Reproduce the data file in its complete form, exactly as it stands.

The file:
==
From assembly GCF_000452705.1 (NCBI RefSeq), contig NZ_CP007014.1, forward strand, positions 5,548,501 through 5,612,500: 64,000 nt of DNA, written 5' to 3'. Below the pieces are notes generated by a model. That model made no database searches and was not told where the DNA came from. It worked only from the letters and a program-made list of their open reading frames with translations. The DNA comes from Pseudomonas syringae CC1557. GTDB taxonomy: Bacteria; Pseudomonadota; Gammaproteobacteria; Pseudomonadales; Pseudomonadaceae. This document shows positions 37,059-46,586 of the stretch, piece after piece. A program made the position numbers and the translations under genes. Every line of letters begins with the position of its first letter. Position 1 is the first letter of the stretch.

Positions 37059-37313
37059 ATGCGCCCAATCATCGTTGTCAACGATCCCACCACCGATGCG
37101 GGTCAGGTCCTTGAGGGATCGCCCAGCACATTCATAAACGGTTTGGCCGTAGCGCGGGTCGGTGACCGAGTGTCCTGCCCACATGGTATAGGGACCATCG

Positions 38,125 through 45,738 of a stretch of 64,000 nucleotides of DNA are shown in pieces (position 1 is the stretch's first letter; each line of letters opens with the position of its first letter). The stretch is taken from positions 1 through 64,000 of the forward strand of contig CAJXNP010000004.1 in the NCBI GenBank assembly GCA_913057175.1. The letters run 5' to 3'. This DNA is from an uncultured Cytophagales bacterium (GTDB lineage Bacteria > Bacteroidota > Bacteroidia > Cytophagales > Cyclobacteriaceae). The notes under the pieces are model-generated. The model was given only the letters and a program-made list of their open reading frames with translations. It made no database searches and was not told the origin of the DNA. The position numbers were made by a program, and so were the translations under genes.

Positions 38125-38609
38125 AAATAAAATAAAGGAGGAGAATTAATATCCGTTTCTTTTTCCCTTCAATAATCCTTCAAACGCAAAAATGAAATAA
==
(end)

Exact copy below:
From assembly GCF_000452705.1 (NCBI RefSeq), contig NZ_CP007014.1, forward strand, positions 5,548,501 through 5,612,500: 64,000 nt of DNA, written 5' to 3'. Below the pieces are notes generated by a model. That model made no database searches and was not told where the DNA came from. It worked only from the letters and a program-made list of their open reading frames with translations. The DNA comes from Pseudomonas syringae CC1557. GTDB taxonomy: Bacteria; Pseudomonadota; Gammaproteobacteria; Pseudomonadales; Pseudomonadaceae. This document shows positions 37,059-46,586 of the stretch, piece after piece. A program made the position numbers and the translations under genes. Every line of letters begins with the position of its first letter. Position 1 is the first letter of the stretch.

Positions 37059-37313
37059 ATGCGCCCAATCATCGTTGTCAACGATCCCACCACCGATGCG
37101 GGTCAGGTCCTTGAGGGATCGCCCAGCACATTCATAAACGGTTTGGCCGTAGCGCGGGTCGGTGACCGAGTGTCCTGCCCACATGGTATAGGGACCATCG

Positions 38,125 through 45,738 of a stretch of 64,000 nucleotides of DNA are shown in pieces (position 1 is the stretch's first letter; each line of letters opens with the position of its first letter). The stretch is taken from positions 1 through 64,000 of the forward strand of contig CAJXNP010000004.1 in the NCBI GenBank assembly GCA_913057175.1. The letters run 5' to 3'. This DNA is from an uncultured Cytophagales bacterium (GTDB lineage Bacteria > Bacteroidota > Bacteroidia > Cytophagales > Cyclobacteriaceae). The notes under the pieces are model-generated. The model was given only the letters and a program-made list of their open reading frames with translations. It made no database searches and was not told the origin of the DNA. The position numbers were made by a program, and so were the translations under genes.

Positions 38125-38609
38125 AAATAAAATAAAGGAGGAGAATTAATATCCGTTTCTTTTTCCCTTCAATAATCCTTCAAACGCAAAAATGAAATAA